(The following is a post by Georgette Dorn, Chief of the Hispanic Division.)
On Dec. 7, 2016, the Hispanic Division honors the great Chilean writer José Donoso on the 20th anniversary of his death. I recorded Donoso on three different occasions for our Archive of Hispanic Literature on Tape — twice at the Library of Congress in 1975 and 1982, and once in San Juan, Puerto Rico in 1983.
He was one of the five great Latin American writers of the Boom—a literary movement by young writers who wrote at a time of political turmoil in the region in the 1960s and 70s. The four other writers were Gabriel García Márquez, Mario Vargas Llosa, Julio Cortázar, and Carlos Fuentes. According to María del Pilar Serrano, Donoso’s wife, of this quintet, the writer was closest to Cortázar whose use of fantasy and humor was like his own. Donoso wrote “Historia personal del Boom.”
Donoso was born on September 25, 1935 in Santiago, Chile. As a youth he worked as a shepherd in Patagonia. He attended an English-language high school and the Instituto Pedagógico in Santiago. With a Doherty Foundation scholarship he enrolled in Princeton University where he obtained a bachelor’s degree in English literature. For his work with the magazine Ercilla, he won the Chile-Italia Prize for journalism. Donoso’s literary career began with his novel “Coronación,” (“Coronation,” which deals with society’s deterioration, identity crises, madness and which set the tone for the some of the author’s later novels). The novel became a bestseller in 1957. It also received the Premio Municipal de Santiago award that year. It was translated into several languages and won the William Faulkner Prize in 1962.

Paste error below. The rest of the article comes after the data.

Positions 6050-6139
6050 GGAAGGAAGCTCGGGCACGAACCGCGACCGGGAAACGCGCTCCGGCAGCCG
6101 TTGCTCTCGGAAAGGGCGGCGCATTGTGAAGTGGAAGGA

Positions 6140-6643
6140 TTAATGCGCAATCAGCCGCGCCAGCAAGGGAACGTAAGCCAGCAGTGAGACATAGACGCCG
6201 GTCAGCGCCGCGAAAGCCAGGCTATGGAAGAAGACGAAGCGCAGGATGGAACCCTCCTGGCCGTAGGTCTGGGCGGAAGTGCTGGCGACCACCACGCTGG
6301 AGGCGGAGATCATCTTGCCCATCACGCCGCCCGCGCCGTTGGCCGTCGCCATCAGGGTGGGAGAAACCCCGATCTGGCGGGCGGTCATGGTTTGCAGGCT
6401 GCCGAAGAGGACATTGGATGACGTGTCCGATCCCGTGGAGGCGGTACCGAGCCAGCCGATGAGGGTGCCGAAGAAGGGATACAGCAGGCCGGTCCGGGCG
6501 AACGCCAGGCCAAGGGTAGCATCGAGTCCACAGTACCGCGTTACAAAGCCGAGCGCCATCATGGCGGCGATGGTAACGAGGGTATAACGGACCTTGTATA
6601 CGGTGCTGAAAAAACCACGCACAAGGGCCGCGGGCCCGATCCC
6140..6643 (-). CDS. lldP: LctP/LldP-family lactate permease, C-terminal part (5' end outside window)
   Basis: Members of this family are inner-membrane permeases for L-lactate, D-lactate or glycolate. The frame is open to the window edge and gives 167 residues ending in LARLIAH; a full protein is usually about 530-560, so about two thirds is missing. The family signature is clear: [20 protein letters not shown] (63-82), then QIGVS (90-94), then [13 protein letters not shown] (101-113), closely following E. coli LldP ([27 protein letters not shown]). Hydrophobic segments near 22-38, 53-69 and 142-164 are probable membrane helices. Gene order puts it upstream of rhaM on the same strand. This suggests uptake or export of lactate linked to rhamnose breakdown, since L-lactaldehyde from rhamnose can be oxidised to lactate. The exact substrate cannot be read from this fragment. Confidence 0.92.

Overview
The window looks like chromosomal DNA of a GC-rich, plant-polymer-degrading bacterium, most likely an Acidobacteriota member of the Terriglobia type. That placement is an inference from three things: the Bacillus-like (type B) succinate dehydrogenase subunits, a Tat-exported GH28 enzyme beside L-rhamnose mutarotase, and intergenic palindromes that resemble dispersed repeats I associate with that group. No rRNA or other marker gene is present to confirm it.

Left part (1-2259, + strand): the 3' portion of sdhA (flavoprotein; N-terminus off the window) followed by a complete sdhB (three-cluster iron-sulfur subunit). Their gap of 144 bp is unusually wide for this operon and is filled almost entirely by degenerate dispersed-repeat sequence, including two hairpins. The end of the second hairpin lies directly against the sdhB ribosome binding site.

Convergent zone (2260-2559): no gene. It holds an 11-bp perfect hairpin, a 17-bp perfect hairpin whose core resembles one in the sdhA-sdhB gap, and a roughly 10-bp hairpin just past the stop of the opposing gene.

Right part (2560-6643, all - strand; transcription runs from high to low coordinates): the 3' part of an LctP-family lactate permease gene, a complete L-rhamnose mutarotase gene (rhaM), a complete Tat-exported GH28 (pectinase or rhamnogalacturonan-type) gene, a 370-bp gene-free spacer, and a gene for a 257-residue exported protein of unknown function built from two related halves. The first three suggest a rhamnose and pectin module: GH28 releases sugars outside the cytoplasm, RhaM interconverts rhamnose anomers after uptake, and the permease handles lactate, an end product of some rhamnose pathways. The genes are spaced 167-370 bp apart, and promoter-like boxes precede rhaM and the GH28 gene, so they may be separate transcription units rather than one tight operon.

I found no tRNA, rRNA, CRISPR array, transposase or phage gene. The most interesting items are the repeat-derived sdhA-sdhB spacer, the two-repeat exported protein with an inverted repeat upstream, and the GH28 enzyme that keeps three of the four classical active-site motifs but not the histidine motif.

Donoso led a peripatetic life which led him to many places, including Buenos Aires; Ames, Iowa; London; and, above all, Barcelona where he befriended his four companions of the Boom. He got along well with all of them. He spent several years in Washington DC, as a fellow of the Smithsonian Institution’s Woodrow Wilson Center for Scholars. An attractive, sophisticated, and generous couple, Donoso and Pilar were frequent visitors in the Hispanic Reading Room in the 1980s.
After “Coronación,” Donoso published many more novels, “Cuatro para Delfina” (Four for Delfina), “El Charleston” (The Charleston), “El lugar sin límites” (Hell Has No Limits), “Este domingo” (This Sunday), “El jardín de al lado” (The Garden Next Door), and his magic realism masterpiece, “El obsceno pájaro de la noche” (The Obscene Bird of the Night), which became an international bestseller. He wrote chiefly about the decadence and existential despair of Chilean society. Donoso vehemently opposed the Pinochet dictatorship and in general deplored the horrors and cruelties of modern life.
The Library of Congress has 231 books by and about Donoso in many languages. All his major books are available in English. Those interested can listen to Donoso’s recording by following the link to the Archive of Hispanic Literature on Tape on the Hispanic Division’s home page. You can find his works, as well as biographies and books about him in the Library’s online catalog and in the “Handbook of Latin American Studies.”